Saturday, November 22, 2014

Manny Problems....

"I jumped on the counter all by myself today!" 

"Now what do I do?" 

"How do I get down? You want me to jump? No thanks........ The treats won't convince me either Barn Lady."
"Thank you Jose. I love you" 

Monday, November 10, 2014

when a toothy correction is a dog's best friend

Meet: Felix the five month old whatzit puppy.

We adore Felix. But he was a little pushy, a little rude with the dogs when he first arrived here. His excuse? He's a PUPPY! Like most baby dogs, Felix' favorite motto is Me-Me-Me, and he just couldn't seem to beg enough attention from the big kids that he looks up to.

Thankfully, the dogs here stepped in to impart some necessary lessons in appropriate dog manners. Through it all, Felix is learning how to be a little gentleman. We think his future home and playmates will appreciate the education, even if they have no idea that he once needed it.

Most of the adult dogs in our program have had to pull out some What-For with Felix and meter it to fit his crimes, but none is better than Elliot.

Felix was obsessed with Elliot from Day One and had been doggedly determined to snake his tongue down his throat in a form of frantic handshake that pushed way beyond E's personal boundaries.

It was time for some smack down. Witness, the warm up:

That stiff pose, that pinchy faced 'hard stare'

followed by

twitching lips,

flattening ears,

a show of gums,

a deep, low grrrrrowl.

The perfect warning, meant to give Felix plenty of time to reconsider his obsession with French kissing the Maestro.

... But Felix cannot help himself. Just a few quick flicks of the tongue should soothe cranky Elliot, right?

"Don't make me do it, kid."

Slurp, slurp, slurp, SLURP!

And then, KAPOW!

A gloriously LOUD correction. Delivered swiftly, with convincing drama. Meant to impress, but just shy of pressing teeth into the pup's offending snout. (That will come later, if he doesn't get the hint)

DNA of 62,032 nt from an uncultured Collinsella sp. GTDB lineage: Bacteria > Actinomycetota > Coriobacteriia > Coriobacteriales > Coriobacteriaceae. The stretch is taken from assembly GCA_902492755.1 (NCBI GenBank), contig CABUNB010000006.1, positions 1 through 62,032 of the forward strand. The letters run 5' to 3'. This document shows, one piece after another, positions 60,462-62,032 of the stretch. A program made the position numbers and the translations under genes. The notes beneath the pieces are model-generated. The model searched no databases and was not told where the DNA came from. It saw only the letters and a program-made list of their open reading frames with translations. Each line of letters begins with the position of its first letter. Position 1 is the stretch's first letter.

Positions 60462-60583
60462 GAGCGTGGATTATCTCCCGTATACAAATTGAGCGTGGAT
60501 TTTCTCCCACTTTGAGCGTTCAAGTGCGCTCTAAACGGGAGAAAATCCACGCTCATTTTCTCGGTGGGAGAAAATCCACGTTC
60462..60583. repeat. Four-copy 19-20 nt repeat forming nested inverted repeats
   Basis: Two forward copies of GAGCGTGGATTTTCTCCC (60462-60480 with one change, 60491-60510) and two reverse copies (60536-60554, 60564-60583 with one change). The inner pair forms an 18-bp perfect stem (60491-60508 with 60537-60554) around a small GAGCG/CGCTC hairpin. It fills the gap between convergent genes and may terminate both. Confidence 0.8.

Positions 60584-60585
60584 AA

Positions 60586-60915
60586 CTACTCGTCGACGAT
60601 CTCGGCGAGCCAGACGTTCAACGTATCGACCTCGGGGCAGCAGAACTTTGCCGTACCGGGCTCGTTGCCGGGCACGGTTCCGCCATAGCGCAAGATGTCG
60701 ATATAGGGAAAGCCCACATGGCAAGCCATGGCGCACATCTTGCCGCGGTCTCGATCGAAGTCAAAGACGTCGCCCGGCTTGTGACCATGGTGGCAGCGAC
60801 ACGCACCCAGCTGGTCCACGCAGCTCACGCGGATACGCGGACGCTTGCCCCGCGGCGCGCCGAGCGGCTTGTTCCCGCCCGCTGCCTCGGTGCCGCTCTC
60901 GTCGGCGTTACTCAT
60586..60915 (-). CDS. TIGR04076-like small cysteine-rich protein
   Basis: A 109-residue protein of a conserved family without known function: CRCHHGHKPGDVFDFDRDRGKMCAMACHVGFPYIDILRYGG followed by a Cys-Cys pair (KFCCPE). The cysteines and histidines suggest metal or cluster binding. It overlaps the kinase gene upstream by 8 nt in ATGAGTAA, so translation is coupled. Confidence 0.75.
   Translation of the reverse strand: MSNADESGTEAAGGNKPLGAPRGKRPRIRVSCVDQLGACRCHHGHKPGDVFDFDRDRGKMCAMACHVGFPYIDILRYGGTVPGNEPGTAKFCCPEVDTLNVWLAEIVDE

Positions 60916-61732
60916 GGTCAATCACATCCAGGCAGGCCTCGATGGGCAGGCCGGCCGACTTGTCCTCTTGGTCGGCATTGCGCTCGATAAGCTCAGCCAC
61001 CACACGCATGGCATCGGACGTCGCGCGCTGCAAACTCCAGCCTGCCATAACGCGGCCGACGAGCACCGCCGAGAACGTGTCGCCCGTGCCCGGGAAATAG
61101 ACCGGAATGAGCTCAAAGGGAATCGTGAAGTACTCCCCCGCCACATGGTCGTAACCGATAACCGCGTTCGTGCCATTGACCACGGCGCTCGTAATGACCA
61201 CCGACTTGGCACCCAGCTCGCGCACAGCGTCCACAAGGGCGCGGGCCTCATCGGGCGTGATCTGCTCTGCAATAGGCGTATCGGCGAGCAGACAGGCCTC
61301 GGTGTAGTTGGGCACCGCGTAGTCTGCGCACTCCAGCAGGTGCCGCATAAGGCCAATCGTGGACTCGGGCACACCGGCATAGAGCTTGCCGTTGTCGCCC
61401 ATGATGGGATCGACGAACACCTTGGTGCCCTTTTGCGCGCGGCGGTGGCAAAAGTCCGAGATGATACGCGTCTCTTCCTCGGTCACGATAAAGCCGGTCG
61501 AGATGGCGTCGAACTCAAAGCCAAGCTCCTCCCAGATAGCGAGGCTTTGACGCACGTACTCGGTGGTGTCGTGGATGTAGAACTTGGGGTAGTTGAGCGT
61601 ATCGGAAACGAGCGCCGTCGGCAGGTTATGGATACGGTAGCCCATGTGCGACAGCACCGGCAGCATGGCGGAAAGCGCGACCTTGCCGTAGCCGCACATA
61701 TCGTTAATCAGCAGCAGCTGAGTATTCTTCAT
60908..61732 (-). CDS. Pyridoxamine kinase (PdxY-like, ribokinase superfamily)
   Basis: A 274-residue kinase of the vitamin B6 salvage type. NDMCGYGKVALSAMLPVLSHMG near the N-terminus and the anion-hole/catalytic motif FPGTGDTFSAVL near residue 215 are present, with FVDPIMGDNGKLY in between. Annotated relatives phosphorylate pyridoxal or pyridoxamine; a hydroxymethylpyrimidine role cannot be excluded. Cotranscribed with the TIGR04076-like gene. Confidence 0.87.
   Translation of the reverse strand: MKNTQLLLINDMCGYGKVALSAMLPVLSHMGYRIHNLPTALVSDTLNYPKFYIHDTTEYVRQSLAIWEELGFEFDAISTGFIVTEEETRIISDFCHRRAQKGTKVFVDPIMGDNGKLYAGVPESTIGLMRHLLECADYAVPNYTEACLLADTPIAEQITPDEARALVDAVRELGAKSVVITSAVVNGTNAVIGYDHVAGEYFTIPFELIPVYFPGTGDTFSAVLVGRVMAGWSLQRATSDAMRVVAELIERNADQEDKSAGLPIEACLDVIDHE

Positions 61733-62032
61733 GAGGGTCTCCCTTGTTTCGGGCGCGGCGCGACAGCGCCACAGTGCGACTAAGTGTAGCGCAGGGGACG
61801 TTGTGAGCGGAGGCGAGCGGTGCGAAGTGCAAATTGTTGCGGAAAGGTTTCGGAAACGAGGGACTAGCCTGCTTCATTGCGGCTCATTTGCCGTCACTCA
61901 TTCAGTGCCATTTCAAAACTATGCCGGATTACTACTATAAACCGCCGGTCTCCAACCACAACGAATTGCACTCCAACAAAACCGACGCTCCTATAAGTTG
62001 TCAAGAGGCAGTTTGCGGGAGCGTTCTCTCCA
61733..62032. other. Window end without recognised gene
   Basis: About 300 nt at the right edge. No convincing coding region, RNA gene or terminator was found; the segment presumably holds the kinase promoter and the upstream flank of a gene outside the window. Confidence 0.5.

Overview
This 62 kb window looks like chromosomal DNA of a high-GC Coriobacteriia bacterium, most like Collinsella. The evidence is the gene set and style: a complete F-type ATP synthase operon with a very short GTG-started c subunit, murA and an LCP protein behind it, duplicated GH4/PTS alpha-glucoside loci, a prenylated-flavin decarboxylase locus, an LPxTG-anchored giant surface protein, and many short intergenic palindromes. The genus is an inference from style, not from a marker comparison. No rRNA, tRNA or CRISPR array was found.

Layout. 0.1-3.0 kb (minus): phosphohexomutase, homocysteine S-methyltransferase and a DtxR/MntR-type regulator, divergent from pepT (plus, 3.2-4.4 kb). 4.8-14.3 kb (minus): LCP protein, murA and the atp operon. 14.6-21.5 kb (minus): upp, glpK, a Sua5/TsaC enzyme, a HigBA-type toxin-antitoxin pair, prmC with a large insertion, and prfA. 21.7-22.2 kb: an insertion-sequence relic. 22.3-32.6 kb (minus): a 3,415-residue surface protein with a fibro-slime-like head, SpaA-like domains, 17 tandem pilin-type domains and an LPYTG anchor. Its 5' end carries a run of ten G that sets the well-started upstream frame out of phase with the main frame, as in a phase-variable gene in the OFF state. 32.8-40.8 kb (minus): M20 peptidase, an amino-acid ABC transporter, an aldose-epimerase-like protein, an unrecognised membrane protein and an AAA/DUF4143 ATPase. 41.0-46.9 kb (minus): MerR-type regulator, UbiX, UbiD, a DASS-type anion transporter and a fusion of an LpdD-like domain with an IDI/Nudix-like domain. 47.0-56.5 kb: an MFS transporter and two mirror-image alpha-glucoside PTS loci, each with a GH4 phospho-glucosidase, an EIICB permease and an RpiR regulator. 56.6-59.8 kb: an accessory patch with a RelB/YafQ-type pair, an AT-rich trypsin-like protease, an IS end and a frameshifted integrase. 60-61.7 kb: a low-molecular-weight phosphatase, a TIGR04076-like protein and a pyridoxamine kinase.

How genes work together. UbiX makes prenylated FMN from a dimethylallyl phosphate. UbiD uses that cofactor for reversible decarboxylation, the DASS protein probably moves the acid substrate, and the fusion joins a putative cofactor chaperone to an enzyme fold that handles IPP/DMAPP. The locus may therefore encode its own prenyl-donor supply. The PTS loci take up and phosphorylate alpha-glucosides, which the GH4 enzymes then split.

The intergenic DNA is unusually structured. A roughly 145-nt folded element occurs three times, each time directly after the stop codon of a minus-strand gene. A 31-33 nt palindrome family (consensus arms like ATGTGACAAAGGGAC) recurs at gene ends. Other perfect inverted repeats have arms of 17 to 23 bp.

Felix squealed in fright - or, mock fright. (He's a tough little nut). We folded our arms and shrugged. Elliot stared him down, waiting to see if he needed a rinse, repeat.

Allowing pups to learn dog rules via appropriate corrections from well socialized (puppy experienced) adult dogs during monitored play sessions will fast track them into becoming well rounded adult dogs themselves.

That's not to say that pups who miss out on these lessons will be socially awkward for life .. Even the most socially bankrupt dogs from some of the worst beginnings (think: dog fight cases) can and do catch on quick to appropriate play with the right kind of opportunity and well matched play partners. But life is just SO much easier with a little mentoring from an agreeable adult in those early weeks.

Those tough love lessons and toothy corrections may seem scary to us, but they help build a strong bond between the dogs. If we'd interrupted the corrections, Felix would've gained nothing, and we would risk allowing him to practice and repeat rude manners in other settings. We'd also risk putting Elliot in a position of needing to do a more serious and potentially harmful correction when our backs were turned.

Instead, they worked out an agreement under our watchful eye and their relationship evolved and deepened into a sweet friendship, along with Felix's understanding of Code Canine.

Many of our adopters tell us that the young dogs they bring home from our adoption program maintain easy dog manners for life. And they're also quick to point out that their dog is especially fond of big furry husky type dogs. They just love them for some reason. Who's surprised?